80 Pages Posted: 19 Feb 2014 Last revised: 25 Sep 2014
Date Written: February 18, 2014
Few doctrines are more shrouded in mystery and yet more litigated than piercing the corporate veil. We develop a new theoretical taxonomy which postulates that veil-piercing decisions fall into three categories: (1) achieving the purpose of a statutory or regulatory scheme, (2) preventing shareholders from obtaining credit by misrepresentation, and (3) promoting the bankruptcy values of achieving the orderly, efficient resolution of a bankrupt’s estate. We analyze the facts of several veil-piercing cases to show how the outcomes are explained by the three theories we put forth and show that undercapitalization is rarely, if ever, an independent grounds for piercing the corporate veil. In addition, we employ modern quantitative machine learning methods never before utilized in legal scholarship to analyze the full text of 9,380 judicial opinions. We demonstrate that our theories systematically predict veil-piercing outcomes, the widely-invoked rationale of “undercapitalization” of the business poorly explains these cases, and our theories most closely reflect the textual structure of the opinions.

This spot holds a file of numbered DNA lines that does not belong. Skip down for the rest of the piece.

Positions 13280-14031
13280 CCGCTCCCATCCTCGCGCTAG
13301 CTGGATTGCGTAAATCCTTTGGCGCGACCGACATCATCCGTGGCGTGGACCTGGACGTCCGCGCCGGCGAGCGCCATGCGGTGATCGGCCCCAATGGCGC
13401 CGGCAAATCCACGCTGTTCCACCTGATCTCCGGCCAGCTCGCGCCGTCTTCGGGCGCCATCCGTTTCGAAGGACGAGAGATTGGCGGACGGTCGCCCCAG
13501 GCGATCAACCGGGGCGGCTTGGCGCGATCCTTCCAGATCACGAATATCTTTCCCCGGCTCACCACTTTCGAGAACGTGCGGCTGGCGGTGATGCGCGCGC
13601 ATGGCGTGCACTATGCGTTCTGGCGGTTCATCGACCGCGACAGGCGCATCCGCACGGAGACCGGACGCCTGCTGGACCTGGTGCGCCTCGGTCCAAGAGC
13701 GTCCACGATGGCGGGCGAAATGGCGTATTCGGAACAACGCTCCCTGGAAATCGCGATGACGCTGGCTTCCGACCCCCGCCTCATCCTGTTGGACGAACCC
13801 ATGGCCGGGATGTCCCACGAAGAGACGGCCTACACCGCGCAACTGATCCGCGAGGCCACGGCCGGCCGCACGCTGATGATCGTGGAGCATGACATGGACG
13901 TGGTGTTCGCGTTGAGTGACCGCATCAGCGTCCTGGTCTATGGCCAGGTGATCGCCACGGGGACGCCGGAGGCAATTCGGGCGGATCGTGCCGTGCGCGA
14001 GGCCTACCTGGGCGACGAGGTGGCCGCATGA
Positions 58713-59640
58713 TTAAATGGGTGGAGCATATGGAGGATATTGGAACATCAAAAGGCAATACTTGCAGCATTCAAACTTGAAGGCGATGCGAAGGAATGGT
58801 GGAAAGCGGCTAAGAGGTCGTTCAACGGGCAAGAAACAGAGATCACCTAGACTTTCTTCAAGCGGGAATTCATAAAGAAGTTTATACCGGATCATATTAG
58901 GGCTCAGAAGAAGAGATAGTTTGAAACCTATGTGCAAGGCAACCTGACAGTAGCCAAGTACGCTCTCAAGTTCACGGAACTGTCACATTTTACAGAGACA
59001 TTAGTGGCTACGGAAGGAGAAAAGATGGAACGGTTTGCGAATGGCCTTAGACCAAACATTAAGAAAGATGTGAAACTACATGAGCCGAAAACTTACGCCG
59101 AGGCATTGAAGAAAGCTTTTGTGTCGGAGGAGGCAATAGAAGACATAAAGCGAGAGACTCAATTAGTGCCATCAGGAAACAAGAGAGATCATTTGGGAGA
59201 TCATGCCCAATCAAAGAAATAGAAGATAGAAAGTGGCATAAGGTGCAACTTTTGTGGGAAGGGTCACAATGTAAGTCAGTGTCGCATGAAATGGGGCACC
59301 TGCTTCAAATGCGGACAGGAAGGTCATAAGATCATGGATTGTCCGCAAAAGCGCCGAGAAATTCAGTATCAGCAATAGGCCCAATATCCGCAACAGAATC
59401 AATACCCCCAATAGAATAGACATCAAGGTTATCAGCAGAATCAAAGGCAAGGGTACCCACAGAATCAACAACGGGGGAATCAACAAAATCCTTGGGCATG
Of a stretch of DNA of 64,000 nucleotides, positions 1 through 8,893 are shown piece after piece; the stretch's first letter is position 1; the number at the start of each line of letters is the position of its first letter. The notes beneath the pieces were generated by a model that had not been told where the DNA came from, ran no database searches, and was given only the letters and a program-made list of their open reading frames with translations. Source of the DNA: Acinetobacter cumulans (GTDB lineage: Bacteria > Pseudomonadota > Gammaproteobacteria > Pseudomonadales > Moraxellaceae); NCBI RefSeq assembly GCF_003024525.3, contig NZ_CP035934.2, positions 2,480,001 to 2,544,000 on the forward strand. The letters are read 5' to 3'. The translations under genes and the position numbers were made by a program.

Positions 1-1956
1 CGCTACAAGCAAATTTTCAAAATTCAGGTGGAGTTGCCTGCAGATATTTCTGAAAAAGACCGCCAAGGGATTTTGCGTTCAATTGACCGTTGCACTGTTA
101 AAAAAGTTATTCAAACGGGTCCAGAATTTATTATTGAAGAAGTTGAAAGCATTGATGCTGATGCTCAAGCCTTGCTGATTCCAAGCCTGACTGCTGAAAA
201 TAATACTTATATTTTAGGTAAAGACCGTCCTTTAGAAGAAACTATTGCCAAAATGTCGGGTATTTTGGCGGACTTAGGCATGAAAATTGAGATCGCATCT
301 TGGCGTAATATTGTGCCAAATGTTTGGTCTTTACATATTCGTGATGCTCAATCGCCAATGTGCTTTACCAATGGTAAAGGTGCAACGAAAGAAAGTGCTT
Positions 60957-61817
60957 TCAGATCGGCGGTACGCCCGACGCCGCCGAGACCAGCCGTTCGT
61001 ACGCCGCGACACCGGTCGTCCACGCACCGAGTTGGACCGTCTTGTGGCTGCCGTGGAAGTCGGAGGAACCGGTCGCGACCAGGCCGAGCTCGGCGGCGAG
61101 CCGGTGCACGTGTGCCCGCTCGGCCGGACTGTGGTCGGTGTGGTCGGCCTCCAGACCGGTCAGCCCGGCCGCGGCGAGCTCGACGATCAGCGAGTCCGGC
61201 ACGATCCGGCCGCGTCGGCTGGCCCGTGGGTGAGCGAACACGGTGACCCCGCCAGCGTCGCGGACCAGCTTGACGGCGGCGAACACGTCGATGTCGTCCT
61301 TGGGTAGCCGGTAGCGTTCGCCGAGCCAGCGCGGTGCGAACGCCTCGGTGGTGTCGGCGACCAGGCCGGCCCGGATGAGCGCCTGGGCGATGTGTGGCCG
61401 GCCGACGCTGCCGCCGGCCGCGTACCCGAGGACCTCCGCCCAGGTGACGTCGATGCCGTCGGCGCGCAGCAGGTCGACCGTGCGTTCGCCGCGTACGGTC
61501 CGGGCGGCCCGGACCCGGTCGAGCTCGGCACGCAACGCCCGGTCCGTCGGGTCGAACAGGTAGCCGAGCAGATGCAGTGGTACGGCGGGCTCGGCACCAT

Suggested Citation: Suggested Citation
Macey, Jonathan R. and Mitts, Joshua, Finding Order in the Morass: The Three Real Justifications for Piercing the Corporate Veil (February 18, 2014). Cornell Law Review, Forthcoming; Yale Law & Economics Research Paper No. 488. Available at SSRN: https://ssrn.com/abstract=2398033 or http://dx.doi.org/10.2139/ssrn.2398033
By Jesse Fried